Judicial Separation

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What is a Judicial Separation?

Legal Separation is officially known a Judicial Separation. This is where a couple do not divorce but instead apply for a Decree of Judicial Separation.

These are very rare proceedings and basically means that although you are both seen as married, it is legally recorded that you are no longer a couple. Judicial Separation is advantageous to those who do not wish to divorce for cultural or religious reasons but want to separate or those that may wish to divorce in the future and want a record of the separation.

There are disadvantages however in that you can lose out on certain rights and benefits by being separated and in some cases divorce may be a preferred option as it allows the parties to move on.

The grounds that you would issue a Judicial Separation on are identical to divorce although it does not have to be proved that the marriage has irretrievably broken down as in the case of divorce.

A Judicial Separation does not end the marriage. A Decree of Judicial Separation is granted. A Petition for Judicial Separation can be issued within the first year of marriage, unlike divorce.

We deal with Legal Separation on a fixed fee basis. For further details and to instruct us to deal with your Legal Separation contact us.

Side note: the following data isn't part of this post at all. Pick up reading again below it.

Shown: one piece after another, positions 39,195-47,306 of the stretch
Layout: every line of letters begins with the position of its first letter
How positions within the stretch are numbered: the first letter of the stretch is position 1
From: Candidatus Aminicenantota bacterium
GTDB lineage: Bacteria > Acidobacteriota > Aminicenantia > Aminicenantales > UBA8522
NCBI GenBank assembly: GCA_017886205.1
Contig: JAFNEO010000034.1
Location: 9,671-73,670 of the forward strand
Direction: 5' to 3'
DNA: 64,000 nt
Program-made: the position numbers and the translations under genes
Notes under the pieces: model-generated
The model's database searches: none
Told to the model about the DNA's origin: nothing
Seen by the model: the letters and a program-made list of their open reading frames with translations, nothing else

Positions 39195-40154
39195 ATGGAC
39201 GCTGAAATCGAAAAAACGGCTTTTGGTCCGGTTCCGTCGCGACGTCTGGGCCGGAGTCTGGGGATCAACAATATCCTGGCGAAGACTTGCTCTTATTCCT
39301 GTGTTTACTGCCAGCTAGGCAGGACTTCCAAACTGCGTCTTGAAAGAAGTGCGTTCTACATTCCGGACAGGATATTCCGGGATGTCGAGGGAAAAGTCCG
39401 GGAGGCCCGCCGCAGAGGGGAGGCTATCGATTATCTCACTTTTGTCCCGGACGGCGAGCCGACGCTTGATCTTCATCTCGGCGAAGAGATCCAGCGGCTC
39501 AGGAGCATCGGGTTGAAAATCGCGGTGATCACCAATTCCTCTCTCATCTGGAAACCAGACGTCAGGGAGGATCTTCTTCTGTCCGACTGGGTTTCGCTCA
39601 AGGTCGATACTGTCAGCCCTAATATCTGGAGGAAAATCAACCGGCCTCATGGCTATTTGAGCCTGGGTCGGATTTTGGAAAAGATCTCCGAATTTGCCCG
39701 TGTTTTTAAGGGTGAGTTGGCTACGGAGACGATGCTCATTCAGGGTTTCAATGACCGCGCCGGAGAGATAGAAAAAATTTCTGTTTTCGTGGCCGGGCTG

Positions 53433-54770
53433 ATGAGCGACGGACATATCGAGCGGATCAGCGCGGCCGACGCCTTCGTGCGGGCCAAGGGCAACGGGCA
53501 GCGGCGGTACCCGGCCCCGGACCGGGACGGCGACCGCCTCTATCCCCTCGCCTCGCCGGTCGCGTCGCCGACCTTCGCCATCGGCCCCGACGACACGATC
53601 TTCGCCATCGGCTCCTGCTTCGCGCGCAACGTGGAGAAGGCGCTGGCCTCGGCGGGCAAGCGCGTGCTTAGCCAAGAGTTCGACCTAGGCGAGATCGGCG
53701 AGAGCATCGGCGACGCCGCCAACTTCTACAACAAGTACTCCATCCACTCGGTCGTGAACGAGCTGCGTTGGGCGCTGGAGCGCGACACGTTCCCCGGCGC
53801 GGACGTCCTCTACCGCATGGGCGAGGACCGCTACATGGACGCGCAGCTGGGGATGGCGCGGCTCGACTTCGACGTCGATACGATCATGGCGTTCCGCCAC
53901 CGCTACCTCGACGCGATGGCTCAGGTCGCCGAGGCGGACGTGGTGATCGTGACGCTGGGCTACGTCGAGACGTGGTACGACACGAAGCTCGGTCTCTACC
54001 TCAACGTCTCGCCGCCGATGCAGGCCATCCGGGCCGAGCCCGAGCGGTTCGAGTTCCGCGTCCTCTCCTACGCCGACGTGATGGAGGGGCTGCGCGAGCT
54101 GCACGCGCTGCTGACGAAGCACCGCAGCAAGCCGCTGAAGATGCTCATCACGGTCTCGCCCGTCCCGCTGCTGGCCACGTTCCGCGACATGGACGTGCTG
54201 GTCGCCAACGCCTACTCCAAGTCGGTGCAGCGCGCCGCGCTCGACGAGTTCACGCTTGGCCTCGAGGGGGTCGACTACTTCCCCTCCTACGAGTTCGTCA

Judicial Separations FAQs

What grounds do I need to show to obtain an Order for Judicial Separation?

You can apply for a Judicial Separation on the same grounds as divorce. These are:

Unreasonable Behaviour

This ground can be used if the person who is issuing the proceedings believes that the other party has behaved in such a way that they cannot reasonably be expected to remain living with them.

The Petitioner is required to supply 5 or 6 paragraphs within the Petition of such behaviour. There is no set guide to what is considered unreasonable behaviour but this could include the following:

  • Spending joint monies selfishly
  • Violence towards the other party
  • Excessive hours of work
  • Failing to deal with the emotional or other needs of the other party;
  • Physical or mental bullying
  • Improper conduct towards the children